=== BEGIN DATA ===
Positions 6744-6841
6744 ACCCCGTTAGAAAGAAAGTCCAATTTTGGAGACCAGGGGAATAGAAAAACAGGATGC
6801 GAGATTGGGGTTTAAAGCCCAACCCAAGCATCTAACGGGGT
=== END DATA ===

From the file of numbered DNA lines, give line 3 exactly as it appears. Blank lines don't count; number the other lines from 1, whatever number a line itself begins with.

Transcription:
6801 GAGATTGGGGTTTAAAGCCCAACCCAAGCATCTAACGGGGT